For MCB Records recording artist Ted Stevens, the song is the beginning, but it's far from the end.
In the core of every pop blast Stevens writes-beneath the swagger of his first single, "Up to You, Down to Me," and behind the Motown tick-tock of "Waiting"-sure, there lives a folk song. But that's the same with all rock music. The fun part, Stevens says, is camping out in the studio, throwing everything he can think of at a song, and seeing what happens. Suddenly, a song goes from a few skeletal notes on a guitar or piano with some shreds of vocals hanging off of it to a living, breathing being wearing leather or denim, or maybe even sequins and a few smears of glitter across the cheekbones.
"The most exciting part of the recording process is knowing that I can record anything on a song. It's so easy to just do guitar-bass-drums and say, That's done," says Stevens. But what most artists strive for as their end product-a solid and energetic live take-is merely the starting point for Stevens. "With an arrangement, I'm on a quest to find the definitive version. What I like about, for example, Motown and the Beatles is that the arrangements are untouchable. You can't imagine those songs arranged any other way."
The soundscape explored in Stevens' impeccably arranged pop-rock drops hints at his heroes' identities-you may catch an essence of T. Rex in a snarling verse, of Talking Heads in a burbling synth line, or of Peter Gabriel in a heady chorus-but it's not some cold exercise in genre-cribbing for Stevens. It just happens. (When you've been recording music since you were 12 years old, you tend to build up a pretty deep catalogue of influences.)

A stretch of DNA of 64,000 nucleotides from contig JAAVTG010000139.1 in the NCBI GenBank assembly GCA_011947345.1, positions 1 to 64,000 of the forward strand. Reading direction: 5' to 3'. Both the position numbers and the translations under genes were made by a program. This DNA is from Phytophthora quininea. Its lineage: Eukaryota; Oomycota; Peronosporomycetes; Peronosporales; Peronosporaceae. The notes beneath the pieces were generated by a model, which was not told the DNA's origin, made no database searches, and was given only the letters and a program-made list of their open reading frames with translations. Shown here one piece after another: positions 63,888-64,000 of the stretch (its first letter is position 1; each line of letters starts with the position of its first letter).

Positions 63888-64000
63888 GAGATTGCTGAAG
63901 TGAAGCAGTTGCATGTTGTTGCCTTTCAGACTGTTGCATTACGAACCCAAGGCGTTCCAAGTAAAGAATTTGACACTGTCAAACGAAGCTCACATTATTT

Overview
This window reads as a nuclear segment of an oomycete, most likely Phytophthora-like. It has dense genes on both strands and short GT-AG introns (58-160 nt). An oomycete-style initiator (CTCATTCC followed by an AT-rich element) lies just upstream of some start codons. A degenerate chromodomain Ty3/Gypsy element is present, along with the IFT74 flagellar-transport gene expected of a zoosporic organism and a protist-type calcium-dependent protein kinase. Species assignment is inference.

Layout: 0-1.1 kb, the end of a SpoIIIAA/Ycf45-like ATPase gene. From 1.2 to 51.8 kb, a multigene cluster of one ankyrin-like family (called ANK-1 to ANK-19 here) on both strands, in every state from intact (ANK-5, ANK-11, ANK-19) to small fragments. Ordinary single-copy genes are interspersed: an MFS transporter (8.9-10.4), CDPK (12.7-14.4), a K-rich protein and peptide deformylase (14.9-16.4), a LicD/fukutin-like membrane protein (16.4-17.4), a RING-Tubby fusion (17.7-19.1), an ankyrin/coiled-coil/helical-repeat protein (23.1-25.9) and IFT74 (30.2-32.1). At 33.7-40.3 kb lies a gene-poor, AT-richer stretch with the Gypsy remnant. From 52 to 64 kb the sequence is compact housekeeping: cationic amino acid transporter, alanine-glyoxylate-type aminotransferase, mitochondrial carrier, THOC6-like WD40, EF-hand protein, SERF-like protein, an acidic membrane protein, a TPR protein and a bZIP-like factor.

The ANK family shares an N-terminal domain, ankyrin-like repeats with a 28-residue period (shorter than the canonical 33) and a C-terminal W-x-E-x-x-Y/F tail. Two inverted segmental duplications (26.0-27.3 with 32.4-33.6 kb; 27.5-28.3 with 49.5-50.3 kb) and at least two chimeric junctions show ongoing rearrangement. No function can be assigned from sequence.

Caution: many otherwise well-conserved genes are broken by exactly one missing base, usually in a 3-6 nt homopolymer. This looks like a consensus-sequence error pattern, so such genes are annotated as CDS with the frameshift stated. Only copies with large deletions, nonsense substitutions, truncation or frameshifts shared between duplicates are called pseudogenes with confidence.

But it's no wonder that they did. Because despite the intelligence and urgency of the music, the live Ted Stevens experience has almost nothing to do with a tidy arrangement, and instead finds its roots in that bygone era when musicians didn't just hunch over their instruments for 55 minutes, but tried to give the audience a show. "I've never been a guy that just wears his jeans onstage, that's for sure," Stevens says.
The past few years have seen Stevens developing an approach to performance in which the live show is not merely an inert backdrop for sound, but a full partner in tracing out a song's web of meanings. At every moment, Ted Stevens is thinking: We know what the song sounds like. What does it look like?
Answer the question for yourself: in addition to a string of future pop classics by Ted Stevens, MCB Records is excited to be releasing a video for "Up to You, Down to Me." And with Stevens coming off a UK tour, MCB is already at work booking a tour Stateside. So open your ears...and your eyes.
Photo Credit: Ken Koller